Carrie Fisher's Last Column For The 'Guardian' Highlights Why She Was A Mental Health Hero

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Rounding off a year of heartbreaking celebrity losses in 2016 that included Prince, George Michael, Davie Bowie, Zsa Zsa Gabor, and Alan Thicke, actress Carrie Fisher died on Dec. 27 at age 60. The Hollywood legend, who was most well-known for her role as Princess Leia in the Star Wars movies, struggled with bipolar disorder and throughout her life became an outspoken advocate for mental health. In June of 2016, she began penning an advice column for The Guardian, and in November it published her last installment where Fisher gave words of encouragement to a bipolar reader about managing her disorder.

The letter behind the column was titled "I'm bipolar — how do you feel at peace with mental illness?" The letter writer, named Alex, told Fisher the disorder "feels like a terrible balancing act." Fisher's response is insightful and heartbreaking. She wrote about attending AA after overdosing, when someone told her that she didn't have to enjoy the meetings, she had to get through them:

My comfort wasn’t the most important thing – my getting through to the other side of difficult feelings was. However long it might seem to take and however unfair it might seem, it was my job to do it.
We have been given a challenging illness, and there is no other option than to meet those challenges. Think of it as an opportunity to be heroic – not 'I survived living in Mosul during an attack' heroic, but an emotional survival. An opportunity to be a good example to others who might share our disorder. That’s why it’s important to find a community – however small – of other bipolar people to share experiences and find comfort in the similarities.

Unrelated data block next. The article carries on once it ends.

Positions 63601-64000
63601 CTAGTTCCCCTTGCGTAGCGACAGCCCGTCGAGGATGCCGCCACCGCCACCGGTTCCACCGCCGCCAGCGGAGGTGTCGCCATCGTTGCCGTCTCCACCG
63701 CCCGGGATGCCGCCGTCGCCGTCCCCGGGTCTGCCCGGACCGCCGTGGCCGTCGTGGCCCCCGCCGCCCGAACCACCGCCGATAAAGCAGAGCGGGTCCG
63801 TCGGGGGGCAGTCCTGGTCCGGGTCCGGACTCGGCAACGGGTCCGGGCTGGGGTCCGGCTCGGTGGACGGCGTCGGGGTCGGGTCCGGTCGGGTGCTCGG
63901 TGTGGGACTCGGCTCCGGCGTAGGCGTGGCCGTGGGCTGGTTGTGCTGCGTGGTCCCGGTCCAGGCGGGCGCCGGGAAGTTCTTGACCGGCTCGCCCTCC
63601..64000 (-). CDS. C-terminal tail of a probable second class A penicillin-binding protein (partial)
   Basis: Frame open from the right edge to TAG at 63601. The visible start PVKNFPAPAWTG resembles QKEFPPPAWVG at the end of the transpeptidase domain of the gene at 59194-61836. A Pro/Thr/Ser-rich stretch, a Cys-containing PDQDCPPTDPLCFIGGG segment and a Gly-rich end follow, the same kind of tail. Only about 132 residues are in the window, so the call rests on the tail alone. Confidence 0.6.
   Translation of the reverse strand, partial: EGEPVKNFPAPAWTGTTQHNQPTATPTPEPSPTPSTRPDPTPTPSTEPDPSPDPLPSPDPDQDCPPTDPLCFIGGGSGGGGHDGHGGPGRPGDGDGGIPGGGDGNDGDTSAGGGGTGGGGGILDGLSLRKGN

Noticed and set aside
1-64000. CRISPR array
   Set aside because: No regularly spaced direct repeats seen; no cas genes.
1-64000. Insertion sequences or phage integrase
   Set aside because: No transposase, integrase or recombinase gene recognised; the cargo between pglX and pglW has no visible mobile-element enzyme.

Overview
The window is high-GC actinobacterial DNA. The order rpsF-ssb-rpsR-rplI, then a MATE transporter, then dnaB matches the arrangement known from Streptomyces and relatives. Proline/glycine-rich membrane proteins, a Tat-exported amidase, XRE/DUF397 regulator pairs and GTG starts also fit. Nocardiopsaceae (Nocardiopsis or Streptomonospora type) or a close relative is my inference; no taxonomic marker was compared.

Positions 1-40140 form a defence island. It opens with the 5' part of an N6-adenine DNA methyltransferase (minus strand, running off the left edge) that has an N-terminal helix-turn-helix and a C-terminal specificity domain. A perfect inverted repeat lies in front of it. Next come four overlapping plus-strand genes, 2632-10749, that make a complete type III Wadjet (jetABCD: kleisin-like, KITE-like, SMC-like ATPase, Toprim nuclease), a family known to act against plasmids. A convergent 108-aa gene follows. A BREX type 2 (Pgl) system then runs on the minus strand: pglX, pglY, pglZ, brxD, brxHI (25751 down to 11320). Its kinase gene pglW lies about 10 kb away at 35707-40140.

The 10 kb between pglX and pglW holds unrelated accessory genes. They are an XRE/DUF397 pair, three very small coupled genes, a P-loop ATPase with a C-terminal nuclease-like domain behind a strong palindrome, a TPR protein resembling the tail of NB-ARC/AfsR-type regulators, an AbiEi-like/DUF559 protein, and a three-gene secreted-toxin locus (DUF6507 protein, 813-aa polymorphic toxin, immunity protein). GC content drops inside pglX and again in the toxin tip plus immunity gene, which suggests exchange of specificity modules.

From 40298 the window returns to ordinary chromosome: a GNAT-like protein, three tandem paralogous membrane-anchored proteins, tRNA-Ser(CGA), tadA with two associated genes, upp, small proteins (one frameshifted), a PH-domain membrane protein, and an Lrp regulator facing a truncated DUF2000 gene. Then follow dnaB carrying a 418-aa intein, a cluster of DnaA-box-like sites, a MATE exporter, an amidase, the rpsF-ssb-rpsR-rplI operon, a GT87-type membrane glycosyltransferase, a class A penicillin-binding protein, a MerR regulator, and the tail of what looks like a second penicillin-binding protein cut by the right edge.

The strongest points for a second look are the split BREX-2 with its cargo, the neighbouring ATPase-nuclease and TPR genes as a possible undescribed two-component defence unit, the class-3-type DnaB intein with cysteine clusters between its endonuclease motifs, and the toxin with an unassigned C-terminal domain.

Fisher's one-woman stage show turned autobiographical book, Wishful Drinking detailed an honest look at her life growing up in the spotlight to famous parents Debbie Reynolds and Eddie Fisher, as well as her struggles with alcoholism and bipolar disorder. And it's Fisher's trademark sarcastic, biting wit that has entranced audiences and legions of young women who look up to her for her honesty and forthrightness about her battles.

Fisher ended the column offering solidarity and hope to the writer:

You don’t have to like doing a lot of what you do, you just have to do it. You can let it all fall down and feel defeated and hopeless and that you’re done. But you reached out to me – that took courage. Now build on that. Move through those feelings and meet me on the other side. As your bipolar sister, I’ll be watching. Now get out there and show me and you what you can do.

The world lost an incredible woman Tuesday, who has left a giant hole not only for Hollywood, but also for those who are battling mental health issues.